In fact, the Americans had no principle of representation, but a purely practical view: Does it protect freedom against the encroachments of power or not. They asked practical questions like, Is there an identity of interests between representatives and people? Some colonists started out conceding that even virtual representation may make sense within Britain itself but could make not sense given the interposition of an ocean. But the consensus quickly moved to calling this absurd, and that representative accountability ought to be the practice everywhere including in Britain.
Arthur Lee called British theories of representation “witchcraft” and scoffed, “Our privileges are all virtual, our sufferings are real.” We should therefore offer up only “virtual obedience”. This sounds topical today. The American position was summed up well by John Joachim Zubly:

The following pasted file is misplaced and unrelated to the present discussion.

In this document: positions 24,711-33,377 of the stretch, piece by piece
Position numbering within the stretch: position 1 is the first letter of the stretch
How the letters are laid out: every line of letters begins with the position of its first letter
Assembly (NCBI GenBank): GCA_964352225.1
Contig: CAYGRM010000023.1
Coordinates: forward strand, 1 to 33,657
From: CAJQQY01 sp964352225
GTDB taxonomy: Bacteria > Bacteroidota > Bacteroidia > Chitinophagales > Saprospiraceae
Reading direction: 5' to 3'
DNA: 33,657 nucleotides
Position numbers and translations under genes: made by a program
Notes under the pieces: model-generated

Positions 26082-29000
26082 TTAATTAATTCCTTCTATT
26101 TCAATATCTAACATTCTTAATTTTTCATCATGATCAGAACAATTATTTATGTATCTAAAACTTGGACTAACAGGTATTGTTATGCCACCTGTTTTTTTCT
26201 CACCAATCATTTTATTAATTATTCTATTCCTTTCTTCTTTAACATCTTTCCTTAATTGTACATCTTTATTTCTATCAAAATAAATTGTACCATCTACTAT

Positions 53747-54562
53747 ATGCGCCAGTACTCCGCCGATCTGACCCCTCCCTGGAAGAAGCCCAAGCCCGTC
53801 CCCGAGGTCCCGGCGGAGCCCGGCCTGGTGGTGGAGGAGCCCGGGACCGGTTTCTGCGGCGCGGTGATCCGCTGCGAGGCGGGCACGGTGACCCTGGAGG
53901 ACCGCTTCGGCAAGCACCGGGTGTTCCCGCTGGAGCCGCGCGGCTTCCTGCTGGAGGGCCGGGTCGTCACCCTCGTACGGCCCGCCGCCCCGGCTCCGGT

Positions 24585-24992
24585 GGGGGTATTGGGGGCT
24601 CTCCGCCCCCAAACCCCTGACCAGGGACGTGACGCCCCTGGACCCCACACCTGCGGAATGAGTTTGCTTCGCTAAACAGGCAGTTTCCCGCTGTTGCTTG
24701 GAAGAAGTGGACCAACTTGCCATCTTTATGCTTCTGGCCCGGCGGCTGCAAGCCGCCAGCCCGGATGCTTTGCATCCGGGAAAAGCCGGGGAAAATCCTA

every representative in Parliament is not a representative for the whole nation, but only for the particular place for which he hath been chosen. If any are chosen for a plurality of places, they can make their election only for one of them…no member can represent any but those by whom he hath been elected; if not elected, he cannot represent them, and of course not consent to anything on their behalf…representation arises entirely from the free election of the people.
[So how do all our representatives end up representing corporations? And what does this imply about “elections” with extremely low turnout? These both refute the alleged legitimacy of our “representatives”.]